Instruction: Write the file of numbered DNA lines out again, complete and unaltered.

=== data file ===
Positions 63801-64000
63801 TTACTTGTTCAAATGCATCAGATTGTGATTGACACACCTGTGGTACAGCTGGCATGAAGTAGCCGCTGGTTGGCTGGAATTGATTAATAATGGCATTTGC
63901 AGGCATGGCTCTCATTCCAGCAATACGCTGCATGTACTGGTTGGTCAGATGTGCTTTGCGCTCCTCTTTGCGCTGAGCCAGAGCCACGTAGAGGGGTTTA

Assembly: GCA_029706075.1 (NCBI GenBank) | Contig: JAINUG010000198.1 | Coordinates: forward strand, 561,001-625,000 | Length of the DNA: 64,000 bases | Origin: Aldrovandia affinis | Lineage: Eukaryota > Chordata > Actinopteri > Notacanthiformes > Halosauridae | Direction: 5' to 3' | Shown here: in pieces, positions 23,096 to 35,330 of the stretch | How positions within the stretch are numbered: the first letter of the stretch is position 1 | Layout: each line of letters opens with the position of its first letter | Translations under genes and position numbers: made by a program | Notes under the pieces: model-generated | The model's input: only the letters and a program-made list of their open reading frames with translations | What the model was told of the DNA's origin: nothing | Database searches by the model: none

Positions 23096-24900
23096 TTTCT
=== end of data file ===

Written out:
Positions 63801-64000
63801 TTACTTGTTCAAATGCATCAGATTGTGATTGACACACCTGTGGTACAGCTGGCATGAAGTAGCCGCTGGTTGGCTGGAATTGATTAATAATGGCATTTGC
63901 AGGCATGGCTCTCATTCCAGCAATACGCTGCATGTACTGGTTGGTCAGATGTGCTTTGCGCTCCTCTTTGCGCTGAGCCAGAGCCACGTAGAGGGGTTTA

Assembly: GCA_029706075.1 (NCBI GenBank) | Contig: JAINUG010000198.1 | Coordinates: forward strand, 561,001-625,000 | Length of the DNA: 64,000 bases | Origin: Aldrovandia affinis | Lineage: Eukaryota > Chordata > Actinopteri > Notacanthiformes > Halosauridae | Direction: 5' to 3' | Shown here: in pieces, positions 23,096 to 35,330 of the stretch | How positions within the stretch are numbered: the first letter of the stretch is position 1 | Layout: each line of letters opens with the position of its first letter | Translations under genes and position numbers: made by a program | Notes under the pieces: model-generated | The model's input: only the letters and a program-made list of their open reading frames with translations | What the model was told of the DNA's origin: nothing | Database searches by the model: none

Positions 23096-24900
23096 TTTCT